In all seriousness, “I would love to. I would even love to play an alien, totally hide behind a mask. But I don’t think I could handle that makeup, I really don’t. When I heard about the audition [for Ezri] I was like ‘well what exactly does it entail, do I have to wear a head?’ because I don’t think I could take it.”
These days the thirty-one year old Canadian native is back home, but hasn’t strayed too far from space. Her executive producer on the new USA Network series THE DEAD ZONE is none other than DEEP SPACE NINE co-creator Michael Piller. As the STAR TREK vet in front of the cameras, deBoer has even more compatriots from the venerable sci-fi franchise behind her and the rest of the cast.
”It’s like being with anybody who is really good at what they do, it’s like being on a David Kelley show or something. These people are experts, and we’re benefiting from that,” she praises her fellow TREK alumns from Piller to Joe Menosky to Michael Taylor.
Her new role is the female lead in THE DEAD ZONE and a character introduced in Stephen King’s original novel. But deBoer says she could only draw partial insight from Sarah Bracknell as written by King.
”I read half the novel,” she’s not afraid to admit. “Honestly, I stopped reading the novel because while I quite enjoyed reading Sarah in the novel, the problem was in the book she doesn’t have a child with Johnny, so all her character decisions are different than for me. That’s a big deal, to have a child with him and it really changes everything. I took what I could get out of it and then felt ‘oh it’s not helping me’. The basis is there but her situation is different.”
Piller brings a lot of STAR TREK’s interest in scientific phenomenon to the table, but deBoer says we shouldn’t look for techno-babble in this newest franchise series any time soon.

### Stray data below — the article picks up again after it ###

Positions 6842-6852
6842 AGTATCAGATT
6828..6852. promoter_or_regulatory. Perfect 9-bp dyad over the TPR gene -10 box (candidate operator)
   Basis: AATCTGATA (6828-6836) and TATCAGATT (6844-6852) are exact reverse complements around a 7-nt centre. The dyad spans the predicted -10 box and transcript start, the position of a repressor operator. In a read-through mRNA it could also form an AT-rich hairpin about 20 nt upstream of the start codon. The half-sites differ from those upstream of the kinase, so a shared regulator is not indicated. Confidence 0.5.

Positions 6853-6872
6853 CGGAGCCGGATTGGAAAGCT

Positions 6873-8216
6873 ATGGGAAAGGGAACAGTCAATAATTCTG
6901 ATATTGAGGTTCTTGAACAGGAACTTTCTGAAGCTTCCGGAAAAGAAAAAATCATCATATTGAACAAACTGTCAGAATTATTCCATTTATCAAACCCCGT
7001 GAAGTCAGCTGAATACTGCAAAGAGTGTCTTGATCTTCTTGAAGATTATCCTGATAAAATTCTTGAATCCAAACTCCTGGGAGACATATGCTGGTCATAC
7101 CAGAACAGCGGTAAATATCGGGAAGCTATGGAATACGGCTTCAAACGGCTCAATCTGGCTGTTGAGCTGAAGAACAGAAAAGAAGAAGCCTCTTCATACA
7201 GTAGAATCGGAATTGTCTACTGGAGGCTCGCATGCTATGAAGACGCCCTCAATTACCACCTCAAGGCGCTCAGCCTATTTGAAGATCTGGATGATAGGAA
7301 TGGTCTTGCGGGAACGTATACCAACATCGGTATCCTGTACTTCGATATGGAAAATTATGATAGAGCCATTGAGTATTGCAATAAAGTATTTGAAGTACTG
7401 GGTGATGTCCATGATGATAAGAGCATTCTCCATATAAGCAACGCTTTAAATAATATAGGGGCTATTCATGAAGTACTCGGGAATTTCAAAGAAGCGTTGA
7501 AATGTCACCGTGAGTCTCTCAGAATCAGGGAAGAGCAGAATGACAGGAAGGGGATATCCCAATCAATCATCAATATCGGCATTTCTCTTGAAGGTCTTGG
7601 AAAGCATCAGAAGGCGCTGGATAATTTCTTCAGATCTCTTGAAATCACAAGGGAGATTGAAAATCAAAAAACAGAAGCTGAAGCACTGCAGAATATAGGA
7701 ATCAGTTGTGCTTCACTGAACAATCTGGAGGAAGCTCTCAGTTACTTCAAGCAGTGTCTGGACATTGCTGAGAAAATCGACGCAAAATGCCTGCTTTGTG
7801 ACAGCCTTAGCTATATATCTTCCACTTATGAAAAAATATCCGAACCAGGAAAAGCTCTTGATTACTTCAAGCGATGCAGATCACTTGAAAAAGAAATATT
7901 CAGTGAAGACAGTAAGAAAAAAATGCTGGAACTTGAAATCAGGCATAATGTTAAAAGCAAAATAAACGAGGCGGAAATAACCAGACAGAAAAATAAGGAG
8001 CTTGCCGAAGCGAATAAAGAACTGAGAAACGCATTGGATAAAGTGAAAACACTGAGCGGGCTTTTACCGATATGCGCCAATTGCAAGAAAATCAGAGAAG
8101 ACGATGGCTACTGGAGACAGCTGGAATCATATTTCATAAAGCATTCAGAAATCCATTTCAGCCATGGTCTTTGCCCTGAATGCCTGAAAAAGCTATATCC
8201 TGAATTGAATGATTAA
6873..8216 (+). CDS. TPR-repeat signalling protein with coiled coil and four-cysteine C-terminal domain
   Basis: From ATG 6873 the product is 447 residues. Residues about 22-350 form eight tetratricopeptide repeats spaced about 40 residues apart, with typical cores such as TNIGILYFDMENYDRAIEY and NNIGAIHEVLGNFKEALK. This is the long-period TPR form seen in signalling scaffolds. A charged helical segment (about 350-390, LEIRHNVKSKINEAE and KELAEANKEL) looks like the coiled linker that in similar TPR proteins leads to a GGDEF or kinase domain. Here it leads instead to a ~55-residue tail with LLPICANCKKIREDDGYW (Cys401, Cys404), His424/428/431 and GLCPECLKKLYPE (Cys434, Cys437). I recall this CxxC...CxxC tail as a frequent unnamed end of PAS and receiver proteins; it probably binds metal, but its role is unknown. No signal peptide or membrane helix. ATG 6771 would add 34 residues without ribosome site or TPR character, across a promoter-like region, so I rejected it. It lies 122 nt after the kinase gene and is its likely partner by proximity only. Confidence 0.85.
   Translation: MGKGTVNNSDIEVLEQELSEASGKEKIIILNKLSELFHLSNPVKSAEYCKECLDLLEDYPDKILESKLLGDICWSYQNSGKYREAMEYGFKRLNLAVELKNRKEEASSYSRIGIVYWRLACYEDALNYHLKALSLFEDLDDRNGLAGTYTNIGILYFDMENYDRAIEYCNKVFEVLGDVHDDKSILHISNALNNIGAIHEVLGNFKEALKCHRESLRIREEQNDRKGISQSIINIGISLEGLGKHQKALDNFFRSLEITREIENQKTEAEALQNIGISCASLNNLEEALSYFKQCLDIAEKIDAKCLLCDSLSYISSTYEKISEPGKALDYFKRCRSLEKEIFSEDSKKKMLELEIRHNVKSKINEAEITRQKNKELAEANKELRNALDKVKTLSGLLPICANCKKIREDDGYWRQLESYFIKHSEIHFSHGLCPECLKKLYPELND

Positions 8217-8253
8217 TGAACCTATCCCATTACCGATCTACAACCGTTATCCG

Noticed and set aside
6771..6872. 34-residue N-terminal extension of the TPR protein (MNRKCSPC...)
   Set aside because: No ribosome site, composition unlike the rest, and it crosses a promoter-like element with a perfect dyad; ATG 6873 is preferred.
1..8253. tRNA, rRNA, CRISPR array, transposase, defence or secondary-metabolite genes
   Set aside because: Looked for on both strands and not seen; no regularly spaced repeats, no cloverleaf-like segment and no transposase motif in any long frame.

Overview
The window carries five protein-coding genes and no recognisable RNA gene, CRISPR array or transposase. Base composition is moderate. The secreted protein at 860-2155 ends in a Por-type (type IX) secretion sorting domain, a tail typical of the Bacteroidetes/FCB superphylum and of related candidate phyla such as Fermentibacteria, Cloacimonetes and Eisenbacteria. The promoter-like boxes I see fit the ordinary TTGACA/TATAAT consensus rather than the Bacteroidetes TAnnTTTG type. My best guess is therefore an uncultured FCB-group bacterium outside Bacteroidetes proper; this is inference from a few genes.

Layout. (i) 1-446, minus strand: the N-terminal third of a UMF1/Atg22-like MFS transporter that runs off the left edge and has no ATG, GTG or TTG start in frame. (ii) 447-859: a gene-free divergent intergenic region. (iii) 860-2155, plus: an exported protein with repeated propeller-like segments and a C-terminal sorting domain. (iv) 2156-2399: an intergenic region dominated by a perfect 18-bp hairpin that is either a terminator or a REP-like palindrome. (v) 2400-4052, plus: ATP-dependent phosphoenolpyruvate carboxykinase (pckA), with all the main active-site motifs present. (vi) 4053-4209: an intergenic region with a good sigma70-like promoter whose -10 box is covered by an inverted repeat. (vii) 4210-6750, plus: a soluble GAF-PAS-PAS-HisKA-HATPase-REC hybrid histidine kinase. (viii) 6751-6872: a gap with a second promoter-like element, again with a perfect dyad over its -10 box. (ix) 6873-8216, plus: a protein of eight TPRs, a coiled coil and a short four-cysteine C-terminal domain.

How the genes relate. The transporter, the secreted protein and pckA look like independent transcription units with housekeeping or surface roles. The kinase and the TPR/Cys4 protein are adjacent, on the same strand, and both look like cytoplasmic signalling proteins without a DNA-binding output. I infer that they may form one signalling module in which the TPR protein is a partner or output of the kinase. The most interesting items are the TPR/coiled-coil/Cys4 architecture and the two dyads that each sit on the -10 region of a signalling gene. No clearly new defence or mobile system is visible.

”They’re trying to marry the scientific and the spiritual, and each episode varies in what it’s dealing with. Sometimes it can be a very specific thing that’s not touched by Johnny. It’s a mixture of both and it’s been done quite well, and injected with humor too.”
The episode being shot while we spoke to Nicole utilizes some of that humor and is written by Michael Taylor (DS9, VOYAGER).
”It’s quite funny because it’s basically a date that he has with the reporter on the show and he’s a little untrusting of her, but there’s definitely an attraction between them and my character does not really trust her,” she told us of the episode. “So he goes on this date and they’re basically taking the idea that if you go to bed with someone you’re going to bed with everyone they’ve slept with. Well it REALLY is for Johnny so it’s a very comedic thing.”
The variety in the first cycle (thirteen episodes) of THE DEAD ZONE reveals a versatility similar to the STAR TREK series.
”We did a pretty cool one called ‘Netherworld’ where Johnny wakes up and everything is as though it never happened,” deBoer cites. “He was never in the coma and he’s with Sarah and having this happy life, but it’s very bizarre as well. The jury one they’ve done it very good [‘Unreasonable Doubt’], and we’ve even done a bank robbery sort of thing that’s kind of like DOG DAY AFTERNOON (1975).”
Nicole jests that working on STAR TREK had its benefits: “I miss the official thing about STAR TREK of being a ‘Lieutenant’ -- but it’s nice to be a normal civilian and the location factor spices things up a little bit. Sometimes those studios got a little suffocating.”
Science fiction and STAR TREK fans should look forward to THE DEAD ZONE’s innovative use of visual effects in the telling of the stories.
”I really like the camera stuff that’s going on and the visual effects that we’re using. I think we’re trying to use the most cutting-edge that we can for our budget. I’ve done some like in the pilot, with weird camera moves, you’re almost doing things like a play, which is kind of challenging.”
Her co-star in THE DEAD ZONE, Anthony Michael Hall, has a dual role, also serving as co-producer. Many STAR TREK cast members from Jonathan Frakes to Robert Duncan McNeill to Avery Brooks have jumped to the creative side. But deBoer’s in no rush.
”Right now things are still coming to you as a character. We’re working together with the writers as they watch the dailies come in and feed off that and have their own ideas.”
Catch Nicole in THE DEAD ZONE, Sunday's at 10 PM on USA Network.
See also: TheDeadZone.net
© 2002 TrekWeb.com. All Rights Reserved.
React to this story below and then see what others are saying about this topic at the STAR TREK BBS.